HOLZMA planning software: Investment security before the system has even been purchased
Planning and investment security is key for customers. This is especially true in industry, where higher levels of investment are generally made. So how do we guarantee that a new system will meet the customer's requirements once it is in operation? The solution is intelligent HOLZMA software, such as the Batch Generation Tool, Dynamic Simulation and MLO.
The HOLZMA Batch Generation Tool comes into play when drawing up the initial design for a new system. Using existing production data from the client relating to cutting and panel storage, the tool simulates a production sequence – with various batches (production sequences, tours etc.) – over several days or weeks in the same way as it would look on the new system. The HOLZMA team then analyzes the results and simulates different concept variations, as the Batch Generation Tool allows all system components to be dimensioned precisely and the optimum solution for the customer to be generated in advance. There are a wide range of analyses and evaluations available. The factors taken into consideration are the panel storage size and panel sizing plant layout, the plant performance and the size of the sorting and buffer systems. The aim is to produce batches that are as small as possible as this then keeps sorting costs low after cutting.
HOLZMA consultants have been using this software since 2010, particularly for customers who are expanding production or switching to order-based batch size 1 production. In this way, the customer knows what the new system will deliver and has investment security from the outset.
"We originally developed the Batch Generation Tool as a management tool for our HOLZMA optimization software Cut Rite," reports Arne Mömesheim, Head of Cut Rite at HOLZMA, before adding: "Our programmers have now made it possible for this tool to be used for system planning as well." To do this, the Batch Generation Tool automatically creates several optimization batches from all the components intended for optimization. It determines the optimum batch size, taking into consideration the cutting waste, performance, production sequence (processing, assembly, tour etc.), criteria for "sorting and commissioning" and buffer sizes. The aim is to develop a system concept that uses a minimum production batch to keep interim storage and sorting as low as possible, while at the same time achieving optimum cutting waste and performance values. The result is a minimum inventory in circulation and maximum flexibility during production.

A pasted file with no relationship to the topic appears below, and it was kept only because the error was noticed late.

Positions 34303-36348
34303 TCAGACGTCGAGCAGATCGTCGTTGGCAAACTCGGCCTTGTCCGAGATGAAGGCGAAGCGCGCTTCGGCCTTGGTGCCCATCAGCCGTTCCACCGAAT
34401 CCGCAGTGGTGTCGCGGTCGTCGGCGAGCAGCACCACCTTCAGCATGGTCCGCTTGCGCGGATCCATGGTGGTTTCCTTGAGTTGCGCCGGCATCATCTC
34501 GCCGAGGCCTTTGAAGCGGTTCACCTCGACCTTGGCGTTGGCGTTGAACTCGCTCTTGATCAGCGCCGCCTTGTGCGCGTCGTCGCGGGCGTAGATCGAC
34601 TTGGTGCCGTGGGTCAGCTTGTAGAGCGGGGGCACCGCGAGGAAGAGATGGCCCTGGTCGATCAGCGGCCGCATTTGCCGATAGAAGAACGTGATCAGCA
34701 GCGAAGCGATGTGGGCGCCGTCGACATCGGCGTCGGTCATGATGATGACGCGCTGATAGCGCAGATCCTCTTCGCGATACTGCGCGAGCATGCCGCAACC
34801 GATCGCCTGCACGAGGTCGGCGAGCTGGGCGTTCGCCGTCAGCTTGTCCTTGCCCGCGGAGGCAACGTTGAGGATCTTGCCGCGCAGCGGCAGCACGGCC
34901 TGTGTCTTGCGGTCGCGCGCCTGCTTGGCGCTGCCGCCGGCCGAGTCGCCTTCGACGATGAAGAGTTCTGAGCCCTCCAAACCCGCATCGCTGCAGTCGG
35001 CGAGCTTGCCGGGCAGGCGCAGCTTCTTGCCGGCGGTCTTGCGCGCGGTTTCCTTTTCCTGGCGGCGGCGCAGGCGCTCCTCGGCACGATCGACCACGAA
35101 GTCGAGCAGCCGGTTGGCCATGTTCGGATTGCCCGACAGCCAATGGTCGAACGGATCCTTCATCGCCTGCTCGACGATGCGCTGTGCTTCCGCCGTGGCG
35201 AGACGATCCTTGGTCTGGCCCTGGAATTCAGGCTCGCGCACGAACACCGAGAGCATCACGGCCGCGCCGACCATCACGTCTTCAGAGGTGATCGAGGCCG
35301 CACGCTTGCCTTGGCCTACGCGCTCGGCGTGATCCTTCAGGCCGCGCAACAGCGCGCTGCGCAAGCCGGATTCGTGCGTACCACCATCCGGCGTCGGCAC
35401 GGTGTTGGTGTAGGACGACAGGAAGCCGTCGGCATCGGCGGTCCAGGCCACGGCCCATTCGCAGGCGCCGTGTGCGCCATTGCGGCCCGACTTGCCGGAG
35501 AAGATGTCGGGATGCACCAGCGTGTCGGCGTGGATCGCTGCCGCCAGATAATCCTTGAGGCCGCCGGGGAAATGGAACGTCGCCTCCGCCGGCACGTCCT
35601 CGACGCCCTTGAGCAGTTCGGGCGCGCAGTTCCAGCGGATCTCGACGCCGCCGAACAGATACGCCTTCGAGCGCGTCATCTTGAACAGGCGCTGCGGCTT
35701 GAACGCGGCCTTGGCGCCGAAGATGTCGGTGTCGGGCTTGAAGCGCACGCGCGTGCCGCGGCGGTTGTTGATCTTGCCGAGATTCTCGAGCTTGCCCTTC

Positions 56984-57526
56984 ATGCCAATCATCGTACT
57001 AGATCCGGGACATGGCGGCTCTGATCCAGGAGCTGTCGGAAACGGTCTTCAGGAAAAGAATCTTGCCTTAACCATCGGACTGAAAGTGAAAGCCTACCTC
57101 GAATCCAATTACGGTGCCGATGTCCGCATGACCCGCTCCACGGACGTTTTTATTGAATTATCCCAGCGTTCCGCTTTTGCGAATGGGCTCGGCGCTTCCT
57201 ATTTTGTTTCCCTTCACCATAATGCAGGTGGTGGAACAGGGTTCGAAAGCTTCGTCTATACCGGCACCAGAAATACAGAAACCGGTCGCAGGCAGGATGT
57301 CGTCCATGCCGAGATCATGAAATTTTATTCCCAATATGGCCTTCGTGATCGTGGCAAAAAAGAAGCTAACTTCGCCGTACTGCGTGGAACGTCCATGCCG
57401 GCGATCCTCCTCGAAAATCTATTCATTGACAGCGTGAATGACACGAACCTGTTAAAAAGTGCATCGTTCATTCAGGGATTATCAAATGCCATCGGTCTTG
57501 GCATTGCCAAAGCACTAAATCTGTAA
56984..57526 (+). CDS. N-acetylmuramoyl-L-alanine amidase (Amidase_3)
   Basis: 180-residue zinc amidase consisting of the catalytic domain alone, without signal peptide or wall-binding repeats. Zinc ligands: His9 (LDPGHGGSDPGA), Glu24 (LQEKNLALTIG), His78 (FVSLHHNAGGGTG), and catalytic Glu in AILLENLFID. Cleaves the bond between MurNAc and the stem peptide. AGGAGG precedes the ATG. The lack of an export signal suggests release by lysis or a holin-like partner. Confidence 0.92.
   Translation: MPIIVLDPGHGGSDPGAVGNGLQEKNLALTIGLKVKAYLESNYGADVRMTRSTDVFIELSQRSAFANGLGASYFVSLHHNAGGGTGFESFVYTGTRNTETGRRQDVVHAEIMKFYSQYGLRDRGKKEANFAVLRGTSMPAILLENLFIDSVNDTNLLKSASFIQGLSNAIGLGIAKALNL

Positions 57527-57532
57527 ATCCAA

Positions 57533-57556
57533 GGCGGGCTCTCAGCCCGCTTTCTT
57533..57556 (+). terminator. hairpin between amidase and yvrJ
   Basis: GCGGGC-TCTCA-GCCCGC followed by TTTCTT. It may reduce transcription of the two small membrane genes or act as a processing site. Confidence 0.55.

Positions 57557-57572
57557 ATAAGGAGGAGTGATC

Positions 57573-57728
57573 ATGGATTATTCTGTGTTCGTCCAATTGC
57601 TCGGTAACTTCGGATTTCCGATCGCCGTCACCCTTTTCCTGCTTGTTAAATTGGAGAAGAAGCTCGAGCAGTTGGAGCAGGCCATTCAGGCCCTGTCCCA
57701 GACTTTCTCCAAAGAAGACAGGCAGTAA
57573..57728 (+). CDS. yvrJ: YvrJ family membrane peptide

The Batch Generation Tool therefore determines the optimum batch size, meaning it considers a single element within the system planning process. The HOLZMA simulation software, on the other hand, is responsible for the overall system concept and overall performance planning. This software determines the exact cycle times and capacity utilization for all system parts. HOLZMA is then able to simulate all system components quickly and precisely, including store (size), saw (model and version) or parts buffer (capacity), and make plans in line with requirements.
With MLO, the MasterListOptimizer, HOLZMA can also calibrate the different optimization and machine concept requirements to one another. In order to do so, customer-specific parts lists are automatically optimized with various dynamic parameter lists (saw and optimization parameters) in test runs, allowing HOLZMA consultants to determine how best to configure the machine. At the end, the customer knows exactly which sawing equipment will provide the optimum ratio between performance and cutting waste.
"That means the Batch Generation Tool, Dynamic Simulation and MLO complement each other perfectly," explains Volker Kussmaul, Sales Manager of HOLZMA Systems Engineering. "Together, these three software solutions provide us with all the data required to give our customers the highest level of planning security right from the start of the project, as well as determine how best to configure the machine and achieve the lowest possible unit costs."Back to List